(By the way, just to clarify terms, as we live in a world full of hypes and confusions: disruption and ‘digital transformation’ are not interchangeable or even related terms. Digital transformation can have one of three objectives: decrease costs, boost efficiency, or hike customer intimacy and experience; none of which are shared by a disruption process. Plus, while digital transformation is a continued introspective process that is triggered and managed within the company, a disruption is almost invariably an involuntary and unexpected process.)

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So disruption is not that much about technology as it is about the end customer. Undeniably though, Technology is a major catalyst for disruption, a vehicle, as it lowers the barriers of entry of incumbents. When Netflix started shipping physical CDs across the US, it discovered (voluntarily or not) a type of customer that was unattended by the CD rental Blockbuster chain; and the vehicle to do that was Netflix extensive online catalogue. As was the case with Amazon, that uncovered a type of customer that was looking for more, even international, shopping options, and that cared for immediacy in delivery; something that local physical stores couldn’t offer (and still can’t).

At this point though, technology means Technology, with a big ‘T’. That is, technology enablers (telecom networks, cloud computing, IoT, AI …) plus other increasingly important aspects of it, that cannot be taken for granted anymore, like Internet governance, regulation, privacy, ethics … even geopolitics and cyberwarfare, as these topics increasingly are points for differentiation and leverage.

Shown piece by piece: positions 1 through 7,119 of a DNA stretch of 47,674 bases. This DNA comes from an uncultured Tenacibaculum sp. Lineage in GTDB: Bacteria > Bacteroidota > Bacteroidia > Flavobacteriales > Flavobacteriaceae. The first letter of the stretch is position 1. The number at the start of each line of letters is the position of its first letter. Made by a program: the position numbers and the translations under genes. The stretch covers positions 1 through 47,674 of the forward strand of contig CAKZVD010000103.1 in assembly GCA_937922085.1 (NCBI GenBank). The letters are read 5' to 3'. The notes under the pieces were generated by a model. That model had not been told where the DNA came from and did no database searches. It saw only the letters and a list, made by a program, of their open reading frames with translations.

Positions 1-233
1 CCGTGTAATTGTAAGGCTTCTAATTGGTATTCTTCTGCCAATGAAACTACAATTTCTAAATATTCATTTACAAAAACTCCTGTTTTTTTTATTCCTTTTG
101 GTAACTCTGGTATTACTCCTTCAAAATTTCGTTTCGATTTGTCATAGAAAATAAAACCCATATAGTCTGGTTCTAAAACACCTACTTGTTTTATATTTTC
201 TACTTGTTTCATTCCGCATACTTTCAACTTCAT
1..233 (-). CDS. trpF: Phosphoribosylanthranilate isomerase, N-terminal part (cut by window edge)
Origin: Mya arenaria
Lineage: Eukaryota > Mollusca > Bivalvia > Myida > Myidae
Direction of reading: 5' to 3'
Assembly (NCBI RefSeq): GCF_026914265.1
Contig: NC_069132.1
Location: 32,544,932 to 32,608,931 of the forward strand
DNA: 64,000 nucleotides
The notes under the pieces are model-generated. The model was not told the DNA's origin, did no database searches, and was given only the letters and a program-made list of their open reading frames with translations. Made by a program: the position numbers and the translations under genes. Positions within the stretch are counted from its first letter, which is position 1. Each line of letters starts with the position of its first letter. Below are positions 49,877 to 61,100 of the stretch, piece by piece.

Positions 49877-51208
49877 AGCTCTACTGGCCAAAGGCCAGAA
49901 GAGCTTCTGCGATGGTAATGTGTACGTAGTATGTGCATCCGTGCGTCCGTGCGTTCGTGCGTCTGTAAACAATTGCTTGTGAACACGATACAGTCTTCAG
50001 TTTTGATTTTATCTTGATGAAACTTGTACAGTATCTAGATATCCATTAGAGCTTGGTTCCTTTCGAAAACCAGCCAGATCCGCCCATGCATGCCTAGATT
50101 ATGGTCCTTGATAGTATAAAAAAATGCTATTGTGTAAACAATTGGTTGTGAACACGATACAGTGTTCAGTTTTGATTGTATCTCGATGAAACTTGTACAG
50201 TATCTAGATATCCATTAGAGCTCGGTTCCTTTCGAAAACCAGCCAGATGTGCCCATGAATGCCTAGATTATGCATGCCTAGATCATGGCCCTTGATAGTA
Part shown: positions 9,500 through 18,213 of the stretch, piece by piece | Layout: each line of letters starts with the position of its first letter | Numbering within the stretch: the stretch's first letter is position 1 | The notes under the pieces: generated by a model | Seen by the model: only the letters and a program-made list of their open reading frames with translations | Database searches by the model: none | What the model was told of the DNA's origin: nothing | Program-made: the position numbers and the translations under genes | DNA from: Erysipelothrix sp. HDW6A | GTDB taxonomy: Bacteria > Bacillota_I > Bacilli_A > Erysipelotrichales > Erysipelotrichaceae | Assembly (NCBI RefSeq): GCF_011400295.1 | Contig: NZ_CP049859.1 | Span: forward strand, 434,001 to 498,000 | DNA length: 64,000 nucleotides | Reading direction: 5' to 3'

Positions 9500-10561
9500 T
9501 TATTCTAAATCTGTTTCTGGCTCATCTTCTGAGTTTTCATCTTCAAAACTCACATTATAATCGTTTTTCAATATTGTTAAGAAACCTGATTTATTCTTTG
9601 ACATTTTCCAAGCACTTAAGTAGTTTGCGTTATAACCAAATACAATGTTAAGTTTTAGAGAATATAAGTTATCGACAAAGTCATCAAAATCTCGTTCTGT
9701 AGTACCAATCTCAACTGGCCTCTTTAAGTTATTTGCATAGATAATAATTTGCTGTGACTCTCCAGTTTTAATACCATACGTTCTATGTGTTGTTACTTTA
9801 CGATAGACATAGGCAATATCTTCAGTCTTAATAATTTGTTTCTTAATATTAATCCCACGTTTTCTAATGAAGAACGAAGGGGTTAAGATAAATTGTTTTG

As such, Technology needs to be managed, as part of the business transformations. And this is not a small task.

First of all, because boundaries are increasingly blurred. Traditionally non technology businesses like automakers, banks and hospitals are now increasingly about technology. Automakers are turning into service providers, actually competing for data with the telcos, the Internet giants, or even the municipalities. Goldman Sachs’ Chairman and CEO Lloyd Blankfein declared that “Goldman Sachs is a technology firm”. And hospitals are one of the remaining businesses that are yet to be ‘disrupted’, because of the patients’ lack of trust in how their confidential data would be managed, but that’s about to change. So automotive, financial services or healthcare are now described as ‘adjacent’ industries to telecoms & high-tech.

Second, because technology is going through a period of upheaval that is pegged with a dramatic increase in its level of sophistication … and entanglement. Connectivity, the backbone of all businesses, as the vehicle to reach the end customer, is ‘cloudified’. Both the telecommunications network, and the cloud as we know it, each in their own ways, are being centrifuged to the edge, wherever this is. The edge in turn acquires its relevance from IoT technologies, whose usefulness is crippled if there is no ‘intelligence’ that makes use of the generated data. Quantum computing empowers artificial intelligence and machine learning. And there is an increasing number of companies that use blockchain technology to tack the security holes of IoT. And so on. It’s the end of the technology silos.